“As for bamboo,” he continued, “it’s commonly being used already, so we turned to the use of metal, which hasn’t been explored that much.”
As for interpreting the material into furniture, Mendoza described Philippine design today as one that is “more modern with a global perspective.”
“We cannot be parochial in thinking and our look has to be global, but with a Filipino touch,” he emphasized. “The flavor cannot only be for us [to appreciate]because the market itself has gone global. Before, trends took forever to catch on, such as the ‘Romanesque’ or ‘Gothic’ trends. But now with the Internet, everyone can see almost everything easily.”
Besides the works of the 10-featured artists, Mendoza informed that the fair will showcase an extensive range of products from different regions in the country, with Cebu, Pampanga and Manila at the forefront.
Additionally, chosen local companies will display an array of unique and innovative furniture, lighting, and architectural components, as well as holiday décor, fashion accessories, home décor, gifts and spa-based products, which together prove the competitiveness of Filipino home and furniture design today.
“Together with the show management, I selected companies that will be participating in the special settings at the event and the backdrop against which they will be displayed,” Mendoza explained.
“We will work with these companies to create significant pieces that will demonstrate our craft and manufacturing skills as well as our design talent and understanding and interpretation of international trends. It is important that buyers get a clear and accurate vision of what the Philippines has to offer for the coming seasons.”
Major names in the local industry who will present their products at the fair include Azcor Lighting Solutions, Country Accents, Vito Selma, E. Murio, Designs Ligna, Locsin International, Pacific Traders, Mehitabel, and More Than A Chair, among others.
Two of the featured designers, Daniel Latorre Cruz and Stanley Ruiz, were presented to media at the PIFS 2014 event announcement on January 21. Held at The Gallery of Greenbelt 5, the pair took the opportunity to share some insights on the pieces they will exhibit in March.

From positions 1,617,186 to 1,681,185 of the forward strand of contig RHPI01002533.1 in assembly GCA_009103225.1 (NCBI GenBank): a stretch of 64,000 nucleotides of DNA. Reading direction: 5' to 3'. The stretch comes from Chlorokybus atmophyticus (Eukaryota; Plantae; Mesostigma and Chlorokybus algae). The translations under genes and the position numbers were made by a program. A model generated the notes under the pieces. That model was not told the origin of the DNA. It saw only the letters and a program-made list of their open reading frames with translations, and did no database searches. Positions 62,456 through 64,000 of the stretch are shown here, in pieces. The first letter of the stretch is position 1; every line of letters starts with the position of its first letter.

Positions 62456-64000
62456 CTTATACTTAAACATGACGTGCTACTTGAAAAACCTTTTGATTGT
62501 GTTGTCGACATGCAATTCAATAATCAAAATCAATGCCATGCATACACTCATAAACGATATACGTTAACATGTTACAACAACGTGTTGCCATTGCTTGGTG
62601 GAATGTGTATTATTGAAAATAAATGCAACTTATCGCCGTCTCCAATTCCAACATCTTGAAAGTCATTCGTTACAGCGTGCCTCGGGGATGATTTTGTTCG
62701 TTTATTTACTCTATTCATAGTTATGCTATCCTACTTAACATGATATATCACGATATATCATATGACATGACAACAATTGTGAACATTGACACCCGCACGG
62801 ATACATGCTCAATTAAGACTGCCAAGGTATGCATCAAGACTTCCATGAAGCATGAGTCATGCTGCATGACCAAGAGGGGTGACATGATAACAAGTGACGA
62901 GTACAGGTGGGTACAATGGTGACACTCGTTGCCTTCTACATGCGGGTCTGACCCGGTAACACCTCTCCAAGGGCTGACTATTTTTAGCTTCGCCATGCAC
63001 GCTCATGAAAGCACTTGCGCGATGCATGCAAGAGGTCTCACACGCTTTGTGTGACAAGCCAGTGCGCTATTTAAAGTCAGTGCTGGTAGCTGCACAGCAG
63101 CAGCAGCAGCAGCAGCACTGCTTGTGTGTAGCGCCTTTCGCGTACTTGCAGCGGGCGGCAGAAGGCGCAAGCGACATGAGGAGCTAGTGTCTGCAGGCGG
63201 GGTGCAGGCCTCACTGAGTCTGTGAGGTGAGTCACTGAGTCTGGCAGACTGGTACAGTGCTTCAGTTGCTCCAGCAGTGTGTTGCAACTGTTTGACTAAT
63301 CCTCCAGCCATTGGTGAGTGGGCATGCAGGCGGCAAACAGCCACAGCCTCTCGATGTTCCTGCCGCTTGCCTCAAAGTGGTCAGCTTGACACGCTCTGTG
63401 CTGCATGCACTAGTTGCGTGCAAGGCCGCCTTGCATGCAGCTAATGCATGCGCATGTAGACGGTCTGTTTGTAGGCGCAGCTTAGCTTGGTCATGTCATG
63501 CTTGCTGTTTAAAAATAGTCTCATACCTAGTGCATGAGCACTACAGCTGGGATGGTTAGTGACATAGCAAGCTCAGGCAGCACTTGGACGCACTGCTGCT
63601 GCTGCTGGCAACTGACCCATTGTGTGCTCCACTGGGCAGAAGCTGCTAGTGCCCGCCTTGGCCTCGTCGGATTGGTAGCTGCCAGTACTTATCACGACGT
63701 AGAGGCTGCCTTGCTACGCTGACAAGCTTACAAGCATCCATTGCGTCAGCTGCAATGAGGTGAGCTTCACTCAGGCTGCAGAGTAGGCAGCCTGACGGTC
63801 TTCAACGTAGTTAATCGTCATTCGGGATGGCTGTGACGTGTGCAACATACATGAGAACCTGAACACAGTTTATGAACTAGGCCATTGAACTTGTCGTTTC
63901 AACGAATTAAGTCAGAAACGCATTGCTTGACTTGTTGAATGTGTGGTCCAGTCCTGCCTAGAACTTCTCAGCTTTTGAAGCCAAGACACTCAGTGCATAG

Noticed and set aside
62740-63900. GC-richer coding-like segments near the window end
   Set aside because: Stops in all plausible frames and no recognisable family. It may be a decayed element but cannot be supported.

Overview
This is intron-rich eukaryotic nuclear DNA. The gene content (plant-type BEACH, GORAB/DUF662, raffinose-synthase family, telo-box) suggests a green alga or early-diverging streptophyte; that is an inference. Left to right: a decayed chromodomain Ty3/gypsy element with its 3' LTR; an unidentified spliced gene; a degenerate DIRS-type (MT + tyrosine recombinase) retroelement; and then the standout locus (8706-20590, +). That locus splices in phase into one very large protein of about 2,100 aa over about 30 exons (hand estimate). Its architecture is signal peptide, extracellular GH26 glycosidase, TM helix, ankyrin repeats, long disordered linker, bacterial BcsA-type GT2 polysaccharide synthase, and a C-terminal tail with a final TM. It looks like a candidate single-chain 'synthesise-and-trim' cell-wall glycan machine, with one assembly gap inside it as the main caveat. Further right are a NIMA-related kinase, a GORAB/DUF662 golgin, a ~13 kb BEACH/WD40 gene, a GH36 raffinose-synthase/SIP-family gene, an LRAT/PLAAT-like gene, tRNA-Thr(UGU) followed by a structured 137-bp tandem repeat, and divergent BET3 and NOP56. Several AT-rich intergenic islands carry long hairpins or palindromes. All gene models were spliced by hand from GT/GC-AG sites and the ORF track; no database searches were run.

From Ruiz, the market can expect a more “sculptural” approach in his designs, adding that his two collections will showcase contemporary furniture that is “open, with a more generous treatment of volume and negative space.” He has chosen neutral colors for his work, which he revealed allowed him to incorporate that “Filipino touch.”
As for Cruz, who revealed that he is still working on new concepts for the upcoming exhibit, said that his style is “linear besides sculptural.”
“There will be a combination of natural materials and new forms, as well as local techniques such as weaving featured in the pieces,” he elaborated.
According to Cruz and Ruiz, they and the rest of their fellow designers are grateful to Mendoza for pushing them to their potential, especially since they had long admired his work and the success of his company J. Antonio Mendoza Design Consultants.
For his part, Mendoza has not only given the designers his full support but also enjoined the help of other successful names in the industry to further boost the furniture show.
“Friends in the industry—Ed Calma, Joey Yupangco, Anna Sy, Conrad Anglao, among others—are helping design booths for the show, gratis et amore. It’s our way of giving back to an industry that has been very kind to us.”
The Design Center of the Philippines (DCP) will also participate in the show, “to train young Filipino talent and prepare them for employment in the local industry.”
“These designers will be mentoring the scholars, and after two years in DCP then they let them go because they have to shine in the industry, and this helps increase their competitiveness,” Mendoza concluded.
For inquiries, about PIFS 2014, log on to www.nextonenow.com/pifs.